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Single Molecular Junctions and their Conductance Properties Yu Hui Tang(NCU), Jay Lin (NCU), Leo Zhang (NCU), Ji Su Song (SUNY) ConclusionReferencesAcknowledgements.

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Presentation on theme: "Single Molecular Junctions and their Conductance Properties Yu Hui Tang(NCU), Jay Lin (NCU), Leo Zhang (NCU), Ji Su Song (SUNY) ConclusionReferencesAcknowledgements."— Presentation transcript:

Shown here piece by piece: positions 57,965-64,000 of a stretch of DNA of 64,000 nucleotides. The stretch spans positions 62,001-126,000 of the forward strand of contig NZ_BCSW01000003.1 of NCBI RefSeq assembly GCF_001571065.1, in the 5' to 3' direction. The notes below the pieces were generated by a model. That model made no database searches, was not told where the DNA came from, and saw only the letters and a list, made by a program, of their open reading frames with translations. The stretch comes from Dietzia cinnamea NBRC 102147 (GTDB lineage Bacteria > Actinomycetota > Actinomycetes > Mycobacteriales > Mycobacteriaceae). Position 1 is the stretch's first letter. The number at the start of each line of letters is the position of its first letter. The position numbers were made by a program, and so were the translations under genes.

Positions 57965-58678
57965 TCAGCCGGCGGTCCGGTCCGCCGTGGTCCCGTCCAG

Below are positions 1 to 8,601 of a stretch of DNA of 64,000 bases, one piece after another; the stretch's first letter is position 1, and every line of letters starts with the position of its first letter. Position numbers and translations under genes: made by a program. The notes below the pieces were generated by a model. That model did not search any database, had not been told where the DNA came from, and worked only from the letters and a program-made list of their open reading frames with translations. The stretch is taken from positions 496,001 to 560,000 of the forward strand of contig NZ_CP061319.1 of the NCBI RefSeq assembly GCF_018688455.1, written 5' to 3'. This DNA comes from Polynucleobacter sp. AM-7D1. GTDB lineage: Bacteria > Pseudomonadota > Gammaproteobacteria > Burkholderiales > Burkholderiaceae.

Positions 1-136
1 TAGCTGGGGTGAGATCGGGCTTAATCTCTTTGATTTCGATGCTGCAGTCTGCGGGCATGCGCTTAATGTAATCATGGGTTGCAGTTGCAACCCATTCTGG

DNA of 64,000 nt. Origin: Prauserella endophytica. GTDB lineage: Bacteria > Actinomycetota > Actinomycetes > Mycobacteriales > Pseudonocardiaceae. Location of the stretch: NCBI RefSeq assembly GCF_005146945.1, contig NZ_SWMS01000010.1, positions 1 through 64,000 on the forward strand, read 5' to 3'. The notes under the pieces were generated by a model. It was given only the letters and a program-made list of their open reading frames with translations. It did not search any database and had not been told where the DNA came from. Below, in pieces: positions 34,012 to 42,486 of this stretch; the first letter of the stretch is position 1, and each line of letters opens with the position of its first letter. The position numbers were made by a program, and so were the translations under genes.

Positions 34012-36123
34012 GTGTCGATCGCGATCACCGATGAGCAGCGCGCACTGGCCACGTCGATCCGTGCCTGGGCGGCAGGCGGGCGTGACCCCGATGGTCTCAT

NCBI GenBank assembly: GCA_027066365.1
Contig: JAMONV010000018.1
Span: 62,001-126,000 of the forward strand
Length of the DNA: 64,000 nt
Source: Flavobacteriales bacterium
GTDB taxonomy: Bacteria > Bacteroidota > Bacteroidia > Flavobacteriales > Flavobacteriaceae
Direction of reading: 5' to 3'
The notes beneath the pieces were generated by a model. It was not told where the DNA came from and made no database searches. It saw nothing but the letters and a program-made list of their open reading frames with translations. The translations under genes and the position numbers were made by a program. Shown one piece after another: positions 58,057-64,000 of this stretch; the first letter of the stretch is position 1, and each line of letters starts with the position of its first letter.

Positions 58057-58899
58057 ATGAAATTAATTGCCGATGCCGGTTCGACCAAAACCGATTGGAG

1 Single Molecular Junctions and their Conductance Properties Yu Hui Tang(NCU), Jay Lin (NCU), Leo Zhang (NCU), Ji Su Song (SUNY) ConclusionReferencesAcknowledgements Introduction Theory and Methods Objective Results Single molecular junctions do not occur in nature, so they must be isolated from clusters. The two leads of a junction can be slowly pulled and relaxed to slowly rip off connected molecules of the channel. We can look at the density of states as molecules are disconnected so safely assume when we have a single molecular junction. Once we achieve this state, we can run a current through the junction and study the conductance properties. We were assigned different parts of the research project to look after. My role consisted of debugging a code for a program that models the pulling and relaxing process of the junction. Every cycle of stretching is followed by a relaxation of the molecules, which we accomplish by using the BFGS method. Our code did not converge the BFGS steps for some of the cycles, which proved to be a problem. I was given the task to fix this problem. The program to simulate the process of obtaining a single molecular junction seems to work now without much problems. I hope that I have done my part to further the research of Dr. Tang. With the functional program, the other students can proceed with their part of the program. Research in this field can be of interest in the scientific community. By studying the properties of certain materials, we can create much more efficient methods of data storage. This field is a pretty recent development and has much room for scientific exploration. Bingqian Q. Xu, Xiulan Li, Xiaoyin Xiao, Hiroshi Sakaguchi, and Nongjian Tao. Electromechanical and conductance switching properties of single oligothiophene molecules. Nano Letters, (2005) Vol. 5, No. 7, Yu-Hui Tang, V.M.K. Bagci, Jing-Han Chen, and Chao- Cheng Kaun. Conductance of Stretching Oligothiophene Single-Molecule Junctions: A First Principles Study. The Journal of Physical Chemistry (2011) Figure 1: Example of single molecular junction (Benzene ring) Figure 2: The flow of electrons due to different agendas of source and drain. The μ is the electrochemical potential. We use a program called Quantum Espresso, which has predefined methods and definitions for stretching and relaxation methods. It involves using a first principle calculation method, shown by Figure 3. The relaxation method that we chose to use is called the BFGS ( Broyden-Fletcher-Goldfarb-Shanno) method, which solves nonlinear optimization problems by looking for convergence. The BFGS method in Quantum Espresso has many definitions that can specify certain conditions. Input positions and potential Solve Schrödinger New Potential. Converged? New force ➔ New position (new input to loop) No Ye s Figure 3: First principle calculation method. The iteration process is called Self Consistent Field (SCF). If new potential does no converge, mix old and new potentials and solve again. Figure 4: Input file for Quantum Espresso Another relaxation method we could use is the damp method. This method uses damped dynamics for relaxation and can be used for constrained optimizations. Although the BFGS method is preferred, the damp method is also widely used for structural relaxation. We also include atomic positions in the input to define the channel. This definition should be very accurate because the atomic positions greatly affect the interactions between the molecules. With each stretching and relaxing cycle, the interactions are quite intricate. One of the benefits of using Quantum Espresso is that is it easy to define the crystal lattice structure of the leads. These input descriptions are shown in Figure 4. Figure 5 & 6: Results of decreasing convergence threshold. We tried to decrease the convergence threshold to increase the accuracy of the SCF convergence. Lowering the threshold would make the converging more strict. This change in the input led to worse results and did not fix the lack of BFGS steps. The damp method had similar results. The version of Quantum Espresso we use (v5.0) is a newer version with a different compiler. The problem with the relaxation has started ever since the newer compiler was used. The new compiler had optimized conditions, which were applied to reduce the running time of the program. These conditions seem to have led to a process that was “too optimized” for the input, resulting in a lack of details. In an attempt to fix the problem, we got rid of the optimizations and applied the older compiler to the newer versions of Quantum Espresso. Once we did this and ran the same input files, we got very promising results. The number of SCF cycles were always one more than the number of BFGS cycles, as it should be. The new results are shown in Figures 7 and 8. I hope that with these results, Dr. Tang may go on to do further research without too many problems with the program. Figure 7& 8: Example of fixed results


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